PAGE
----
Reflection: Automated Utopia by Bin Ong Kian Peng

Bin’s introduction of art in relation to Artificial Intelligence was engaging and eye-opening. I found this especially so when he introduced the notion of Western vs Eastern treatment and sentiment of AI.

A slide taken from Bin’s Automated Utopia

A work that caught my attention was Deep Swarm by Tega Brain: an autonomous living environment that has sensors to check the plants within the environment constantly. The environment would check in on the well-being of the plants and adjust lighting and water and more accordingly. Deep swarm posed the question: could a deep-learning system sustain the autonomy of nonhuman ecological processes at designated sites without human interventions?

I had my own questions: how did the plants do under so much care? Surely, organisms that have evolved to adapt to their environments would not need such detailed care. Did they die? Did they flourish? or did they grow in perfect conditions to be evolutionary weak plants?

I think that this question can be posed throughout art and AI; would an artwork created by a perfect algorithm be a perfect work of art? The role of an artist is now challenged even more now than when it was during the rise of technology. Artists versus the camera, artists versus film. But as always, I believe that art and its makers find its way to relevance and take on the medium posed.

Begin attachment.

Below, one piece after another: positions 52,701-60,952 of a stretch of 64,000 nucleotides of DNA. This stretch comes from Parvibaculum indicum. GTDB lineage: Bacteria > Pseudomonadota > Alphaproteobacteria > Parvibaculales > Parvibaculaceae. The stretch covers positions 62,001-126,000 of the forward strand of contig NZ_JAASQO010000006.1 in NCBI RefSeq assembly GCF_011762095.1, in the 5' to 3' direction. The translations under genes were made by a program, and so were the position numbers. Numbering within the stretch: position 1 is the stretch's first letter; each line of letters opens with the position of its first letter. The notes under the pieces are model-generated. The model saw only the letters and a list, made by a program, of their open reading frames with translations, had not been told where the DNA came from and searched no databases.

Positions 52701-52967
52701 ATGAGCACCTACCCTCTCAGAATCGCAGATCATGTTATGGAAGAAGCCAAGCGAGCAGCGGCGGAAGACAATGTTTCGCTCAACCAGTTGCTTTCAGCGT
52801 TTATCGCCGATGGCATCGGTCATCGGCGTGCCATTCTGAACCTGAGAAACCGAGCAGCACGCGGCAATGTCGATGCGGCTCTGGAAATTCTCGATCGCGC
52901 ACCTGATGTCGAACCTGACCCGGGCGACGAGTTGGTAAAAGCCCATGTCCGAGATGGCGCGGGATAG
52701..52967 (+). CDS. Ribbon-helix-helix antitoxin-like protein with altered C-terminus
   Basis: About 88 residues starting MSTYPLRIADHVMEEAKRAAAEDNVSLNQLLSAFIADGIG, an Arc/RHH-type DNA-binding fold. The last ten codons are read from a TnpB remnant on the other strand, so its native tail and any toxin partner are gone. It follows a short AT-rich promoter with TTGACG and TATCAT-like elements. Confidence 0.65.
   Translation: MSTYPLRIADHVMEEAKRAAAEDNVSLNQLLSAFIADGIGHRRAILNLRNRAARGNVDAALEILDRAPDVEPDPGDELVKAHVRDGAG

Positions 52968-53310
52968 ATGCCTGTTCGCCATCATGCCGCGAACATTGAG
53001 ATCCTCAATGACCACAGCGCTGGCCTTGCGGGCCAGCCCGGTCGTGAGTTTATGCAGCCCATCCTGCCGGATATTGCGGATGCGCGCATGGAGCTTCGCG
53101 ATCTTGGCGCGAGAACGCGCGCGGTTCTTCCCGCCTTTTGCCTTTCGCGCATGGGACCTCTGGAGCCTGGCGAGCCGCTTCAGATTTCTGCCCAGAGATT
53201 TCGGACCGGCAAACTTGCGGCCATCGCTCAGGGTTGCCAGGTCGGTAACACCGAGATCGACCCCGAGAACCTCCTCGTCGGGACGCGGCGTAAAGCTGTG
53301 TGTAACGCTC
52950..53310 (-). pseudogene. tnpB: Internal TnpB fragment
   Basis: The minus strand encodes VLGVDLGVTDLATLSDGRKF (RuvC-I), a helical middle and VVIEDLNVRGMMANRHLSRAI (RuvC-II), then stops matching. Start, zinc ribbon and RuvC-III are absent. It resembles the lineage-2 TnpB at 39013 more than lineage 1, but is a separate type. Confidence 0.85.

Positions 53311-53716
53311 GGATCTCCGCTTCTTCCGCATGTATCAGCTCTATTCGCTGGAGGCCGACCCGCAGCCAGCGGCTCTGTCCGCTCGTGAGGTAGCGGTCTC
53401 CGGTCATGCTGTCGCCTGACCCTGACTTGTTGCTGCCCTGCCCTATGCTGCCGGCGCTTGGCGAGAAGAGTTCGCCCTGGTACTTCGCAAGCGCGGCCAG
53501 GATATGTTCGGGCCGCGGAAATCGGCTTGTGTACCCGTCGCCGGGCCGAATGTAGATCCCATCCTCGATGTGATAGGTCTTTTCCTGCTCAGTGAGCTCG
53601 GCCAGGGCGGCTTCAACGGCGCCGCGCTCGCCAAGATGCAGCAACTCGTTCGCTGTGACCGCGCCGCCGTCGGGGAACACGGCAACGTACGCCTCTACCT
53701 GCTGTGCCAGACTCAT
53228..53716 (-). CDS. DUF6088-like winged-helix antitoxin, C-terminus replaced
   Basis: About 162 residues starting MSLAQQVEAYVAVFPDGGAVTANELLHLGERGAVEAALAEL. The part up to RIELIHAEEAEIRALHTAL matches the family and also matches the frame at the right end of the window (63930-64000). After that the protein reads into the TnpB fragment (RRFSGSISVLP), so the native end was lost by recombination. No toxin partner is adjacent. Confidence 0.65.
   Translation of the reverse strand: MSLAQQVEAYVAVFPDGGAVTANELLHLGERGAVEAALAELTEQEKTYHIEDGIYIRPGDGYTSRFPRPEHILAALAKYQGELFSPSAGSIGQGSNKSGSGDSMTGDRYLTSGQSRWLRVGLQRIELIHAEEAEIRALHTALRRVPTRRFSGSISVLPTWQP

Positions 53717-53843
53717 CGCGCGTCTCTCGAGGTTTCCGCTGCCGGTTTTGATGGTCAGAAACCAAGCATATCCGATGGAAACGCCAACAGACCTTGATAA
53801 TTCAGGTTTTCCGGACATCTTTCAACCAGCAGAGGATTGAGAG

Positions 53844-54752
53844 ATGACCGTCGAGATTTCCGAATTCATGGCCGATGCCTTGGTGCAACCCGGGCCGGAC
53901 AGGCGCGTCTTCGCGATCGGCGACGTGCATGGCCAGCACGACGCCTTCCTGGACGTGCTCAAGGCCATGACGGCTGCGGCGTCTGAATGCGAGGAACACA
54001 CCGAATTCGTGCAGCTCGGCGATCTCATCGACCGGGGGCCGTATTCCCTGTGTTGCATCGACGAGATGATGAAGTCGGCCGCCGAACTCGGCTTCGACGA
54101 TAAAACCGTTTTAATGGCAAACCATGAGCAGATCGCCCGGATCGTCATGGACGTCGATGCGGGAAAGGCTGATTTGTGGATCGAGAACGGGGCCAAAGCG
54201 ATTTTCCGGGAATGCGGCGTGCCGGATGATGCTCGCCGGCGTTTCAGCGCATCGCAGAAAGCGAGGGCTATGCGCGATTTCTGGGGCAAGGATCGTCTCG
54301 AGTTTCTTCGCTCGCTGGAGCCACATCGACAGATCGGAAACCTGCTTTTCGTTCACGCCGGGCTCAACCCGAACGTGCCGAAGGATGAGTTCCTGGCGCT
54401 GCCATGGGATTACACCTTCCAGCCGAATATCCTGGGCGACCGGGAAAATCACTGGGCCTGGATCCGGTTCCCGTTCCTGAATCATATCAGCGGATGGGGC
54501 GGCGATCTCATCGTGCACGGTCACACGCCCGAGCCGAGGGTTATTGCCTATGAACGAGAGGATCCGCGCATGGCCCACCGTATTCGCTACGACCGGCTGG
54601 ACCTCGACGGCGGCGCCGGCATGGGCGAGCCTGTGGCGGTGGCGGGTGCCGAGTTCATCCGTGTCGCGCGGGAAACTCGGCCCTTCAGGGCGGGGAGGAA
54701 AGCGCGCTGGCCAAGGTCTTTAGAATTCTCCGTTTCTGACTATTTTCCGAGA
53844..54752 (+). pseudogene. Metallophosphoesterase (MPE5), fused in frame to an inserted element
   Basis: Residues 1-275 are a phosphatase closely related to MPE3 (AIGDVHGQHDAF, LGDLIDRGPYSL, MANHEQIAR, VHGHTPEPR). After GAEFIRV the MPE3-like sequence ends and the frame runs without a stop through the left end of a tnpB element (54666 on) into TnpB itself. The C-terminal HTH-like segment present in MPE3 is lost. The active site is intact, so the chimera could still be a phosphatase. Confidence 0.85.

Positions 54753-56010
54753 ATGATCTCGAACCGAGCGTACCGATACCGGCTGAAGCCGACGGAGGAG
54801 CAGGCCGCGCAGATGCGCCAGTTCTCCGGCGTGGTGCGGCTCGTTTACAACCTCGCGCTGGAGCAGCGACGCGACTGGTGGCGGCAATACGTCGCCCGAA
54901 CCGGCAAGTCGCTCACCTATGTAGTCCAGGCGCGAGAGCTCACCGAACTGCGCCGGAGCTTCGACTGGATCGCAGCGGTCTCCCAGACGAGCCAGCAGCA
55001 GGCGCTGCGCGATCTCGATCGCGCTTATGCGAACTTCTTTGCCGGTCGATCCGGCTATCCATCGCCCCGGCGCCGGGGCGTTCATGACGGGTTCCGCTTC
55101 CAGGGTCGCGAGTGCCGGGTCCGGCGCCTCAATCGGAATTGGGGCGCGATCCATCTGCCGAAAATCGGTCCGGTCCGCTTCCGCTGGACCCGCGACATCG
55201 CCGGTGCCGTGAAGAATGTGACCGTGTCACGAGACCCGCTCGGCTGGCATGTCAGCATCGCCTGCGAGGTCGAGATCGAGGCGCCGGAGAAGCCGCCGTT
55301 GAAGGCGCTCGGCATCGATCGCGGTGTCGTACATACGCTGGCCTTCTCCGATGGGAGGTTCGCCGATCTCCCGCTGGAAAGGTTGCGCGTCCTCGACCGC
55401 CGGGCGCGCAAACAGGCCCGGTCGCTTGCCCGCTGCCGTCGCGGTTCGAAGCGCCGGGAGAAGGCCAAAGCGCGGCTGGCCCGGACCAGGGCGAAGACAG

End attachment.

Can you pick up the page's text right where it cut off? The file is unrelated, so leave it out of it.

At this point, artists like Tega Brain, Bin and Yuri Suzuki have been integrating AI into their pieces. Because AI is still growing and at times unreliable or imperfect, it is easy for an artist to still “over-power” it with human intellect. However, the potential that AI has is immeasurable as a machine mind and could possibly, eventually create better artworks than humans can.

The claim that a machine can never be human is suddenly challenged. AI builds and harvests knowledge fed to it by humans. At what point will AI take over us not only pragmatically, but creatively as well? I am interested to see that day.

Inspiring Example of Interactive Art

Camille Utterback & Romy Achituv, Text Rain, 1999

Text Rain is Utterback’s well-known and award-winning collaboration with Romy Achituv. It is an interactive installation that invites viewers in front of a large screen to catch individually falling characters of text with their bodies and anything attached to their form. The silhouette of an individual is treated as a boundary for letters to fall upon where participants are mirrored in black and white video projection. The letters are animated and colourful and possess a sense of bounce.

Viewers and participants are able to ‘catch’ a recognisable word, either by chance or with effort. This uses the body as a cybernetic tool to make sense of literature in the form of the falling poem: ‘Talk, You” by Evan Zimroth in 1993. It highlights the ephemerality and transience of language as well as interactive works in video. Where words can be lifted, held and dropped again.

This work is inspirational as it is simplistic and yet engaging and allows participants to have fun while uncovering the impermanence of words and language.